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Professor Gives Italian Lectures onFamed Ponchielli
Howey, professor of low brass at the Sam Houston State University School of Music, returned from a March trip to Cremona, Italy, the home of the late composer Amilcare Ponchielli. Ironically, this Texas scholar was the one to enlighten the individuals of the town on the famed musician.
Amilcare Ponchielli was a romantic Italian opera composer during the latter part of the 1800s. Ponchielli was an organist in Cremona and his first opera, 'I promessi sposi,' was introduced there in 1856. He composed several more operas throughout his career, with 'La Gioconda' becoming the most successful and enjoying worldwide acclaim.
Ponchielli was intended to be Verdi's successor as the great composer of Italian opera in the 1880s.
"I've been working on Ponchielli's band music for ten years," said Howey. "Last May, I collected 4000+ pages of music to complete my collection."
Howey was invited to speak about the composer by Emilia Bricchi Piccioni, the director of the Biblioteca Statale, a library. The invitation was extended after an Italian colleague, Licia Sirch, learned of Howey's interest in Ponchielli.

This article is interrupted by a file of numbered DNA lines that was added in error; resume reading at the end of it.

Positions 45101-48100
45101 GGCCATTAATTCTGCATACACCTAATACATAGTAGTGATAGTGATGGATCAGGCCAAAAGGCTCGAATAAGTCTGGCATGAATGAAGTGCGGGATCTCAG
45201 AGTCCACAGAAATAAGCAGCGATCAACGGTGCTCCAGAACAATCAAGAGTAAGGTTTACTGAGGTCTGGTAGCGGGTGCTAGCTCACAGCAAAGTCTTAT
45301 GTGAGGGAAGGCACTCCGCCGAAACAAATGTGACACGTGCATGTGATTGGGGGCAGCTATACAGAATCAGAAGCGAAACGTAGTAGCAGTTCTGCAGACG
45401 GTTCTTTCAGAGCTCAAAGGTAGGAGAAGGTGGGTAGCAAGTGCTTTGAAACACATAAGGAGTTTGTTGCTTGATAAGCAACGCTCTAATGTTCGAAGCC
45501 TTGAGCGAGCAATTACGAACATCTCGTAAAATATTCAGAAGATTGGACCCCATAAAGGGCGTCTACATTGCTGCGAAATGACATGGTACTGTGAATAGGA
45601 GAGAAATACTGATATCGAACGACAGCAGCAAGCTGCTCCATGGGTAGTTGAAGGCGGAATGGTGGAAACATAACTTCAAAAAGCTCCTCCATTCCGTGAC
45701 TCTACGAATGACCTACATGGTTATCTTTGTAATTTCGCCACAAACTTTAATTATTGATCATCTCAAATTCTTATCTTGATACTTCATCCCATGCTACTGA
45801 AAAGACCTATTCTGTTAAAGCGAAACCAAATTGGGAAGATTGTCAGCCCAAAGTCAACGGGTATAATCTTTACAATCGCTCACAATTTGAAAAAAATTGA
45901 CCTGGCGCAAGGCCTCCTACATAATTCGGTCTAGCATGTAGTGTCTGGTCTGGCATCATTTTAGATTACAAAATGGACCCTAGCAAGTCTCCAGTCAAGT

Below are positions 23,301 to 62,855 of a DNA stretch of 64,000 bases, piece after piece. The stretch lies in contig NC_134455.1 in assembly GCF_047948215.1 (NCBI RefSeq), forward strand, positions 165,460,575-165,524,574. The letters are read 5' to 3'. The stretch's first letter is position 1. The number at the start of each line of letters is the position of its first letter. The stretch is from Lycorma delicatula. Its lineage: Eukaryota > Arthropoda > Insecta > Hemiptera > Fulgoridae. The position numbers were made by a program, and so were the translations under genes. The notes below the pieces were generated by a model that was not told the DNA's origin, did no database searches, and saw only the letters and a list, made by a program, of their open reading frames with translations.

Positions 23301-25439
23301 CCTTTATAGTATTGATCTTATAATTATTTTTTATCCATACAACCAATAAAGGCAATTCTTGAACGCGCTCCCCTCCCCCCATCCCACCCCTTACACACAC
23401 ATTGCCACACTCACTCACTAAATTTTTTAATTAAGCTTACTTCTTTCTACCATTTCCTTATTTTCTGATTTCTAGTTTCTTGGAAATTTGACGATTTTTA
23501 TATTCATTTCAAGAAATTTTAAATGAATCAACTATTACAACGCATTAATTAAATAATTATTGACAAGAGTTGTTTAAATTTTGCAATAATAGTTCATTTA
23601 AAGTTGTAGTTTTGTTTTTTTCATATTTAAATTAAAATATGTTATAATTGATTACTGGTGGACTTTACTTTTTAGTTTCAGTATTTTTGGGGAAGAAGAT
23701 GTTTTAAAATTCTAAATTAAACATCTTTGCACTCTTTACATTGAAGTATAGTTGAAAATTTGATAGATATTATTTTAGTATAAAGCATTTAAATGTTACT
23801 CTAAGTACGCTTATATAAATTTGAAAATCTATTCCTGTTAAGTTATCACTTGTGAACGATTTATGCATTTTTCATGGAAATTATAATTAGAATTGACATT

"Dr. Sirch was surprised at my speed in learning Italian and my obvious interest in the music," said Howey. After this, an invitation was extended to speak, and Howey found himself Italy-bound.
Utilizing a computer presentation, Howey was able to present digitally produced music and critically edited scores to the citizens of Cremona. Howey presented three public lectures in Italian over a two-day period.
"What I spoke of is quite unknown there," said Howey.
The citizens welcomed Howey with open arms, but recognized the irony of him speaking on a subject so much a part of the town. One local newspaper commented that Howey was "extremely pleasant and helpful, and...lacked[ed] the patina of snobbery invariably found among musicologists of the old world."
Howey is not finished with his work on Ponchielli.
"I believe the possibility of creating a critical edition of the original works for band as well as a book on this music will be very helpful," said Howey. "I hope to include my students and the university bands in my work as well. This is a wonderful body of music which deserves to be returned to the band repertoire."
Howey feels his work will not only be good for him but for the university as well. "That this repertoire is associated with Sam Houston will help to spread the name of the university."
Howey has performed with The United States Army Band and has been an extra with the Houston Symphony and the Grand Opera. He is also founder of the Sam Houston Brass Quintet, where he plays trombone and euphonium.
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